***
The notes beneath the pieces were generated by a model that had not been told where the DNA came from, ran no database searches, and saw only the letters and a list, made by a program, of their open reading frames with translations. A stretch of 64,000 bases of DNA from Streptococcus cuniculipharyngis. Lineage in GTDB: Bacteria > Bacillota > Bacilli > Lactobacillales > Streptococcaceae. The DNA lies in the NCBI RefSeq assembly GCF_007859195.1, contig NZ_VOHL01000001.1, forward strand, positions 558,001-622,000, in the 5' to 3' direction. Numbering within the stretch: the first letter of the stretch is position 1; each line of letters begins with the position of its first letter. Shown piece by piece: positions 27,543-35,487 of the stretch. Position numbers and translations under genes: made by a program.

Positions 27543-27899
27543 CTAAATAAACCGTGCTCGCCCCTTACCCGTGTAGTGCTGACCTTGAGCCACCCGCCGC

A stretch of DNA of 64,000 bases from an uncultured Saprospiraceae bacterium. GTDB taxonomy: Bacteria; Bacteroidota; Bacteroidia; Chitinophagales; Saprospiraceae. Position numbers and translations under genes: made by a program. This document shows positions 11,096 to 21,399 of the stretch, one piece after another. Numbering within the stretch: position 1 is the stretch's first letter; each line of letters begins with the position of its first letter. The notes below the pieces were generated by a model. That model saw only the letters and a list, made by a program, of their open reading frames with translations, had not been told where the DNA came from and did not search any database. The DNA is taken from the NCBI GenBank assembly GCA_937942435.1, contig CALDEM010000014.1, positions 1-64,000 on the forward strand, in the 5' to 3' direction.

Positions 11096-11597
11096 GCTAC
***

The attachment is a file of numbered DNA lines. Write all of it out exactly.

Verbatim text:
The notes beneath the pieces were generated by a model that had not been told where the DNA came from, ran no database searches, and saw only the letters and a list, made by a program, of their open reading frames with translations. A stretch of 64,000 bases of DNA from Streptococcus cuniculipharyngis. Lineage in GTDB: Bacteria > Bacillota > Bacilli > Lactobacillales > Streptococcaceae. The DNA lies in the NCBI RefSeq assembly GCF_007859195.1, contig NZ_VOHL01000001.1, forward strand, positions 558,001-622,000, in the 5' to 3' direction. Numbering within the stretch: the first letter of the stretch is position 1; each line of letters begins with the position of its first letter. Shown piece by piece: positions 27,543-35,487 of the stretch. Position numbers and translations under genes: made by a program.

Positions 27543-27899
27543 CTAAATAAACCGTGCTCGCCCCTTACCCGTGTAGTGCTGACCTTGAGCCACCCGCCGC

A stretch of DNA of 64,000 bases from an uncultured Saprospiraceae bacterium. GTDB taxonomy: Bacteria; Bacteroidota; Bacteroidia; Chitinophagales; Saprospiraceae. Position numbers and translations under genes: made by a program. This document shows positions 11,096 to 21,399 of the stretch, one piece after another. Numbering within the stretch: position 1 is the stretch's first letter; each line of letters begins with the position of its first letter. The notes below the pieces were generated by a model. That model saw only the letters and a list, made by a program, of their open reading frames with translations, had not been told where the DNA came from and did not search any database. The DNA is taken from the NCBI GenBank assembly GCA_937942435.1, contig CALDEM010000014.1, positions 1-64,000 on the forward strand, in the 5' to 3' direction.

Positions 11096-11597
11096 GCTAC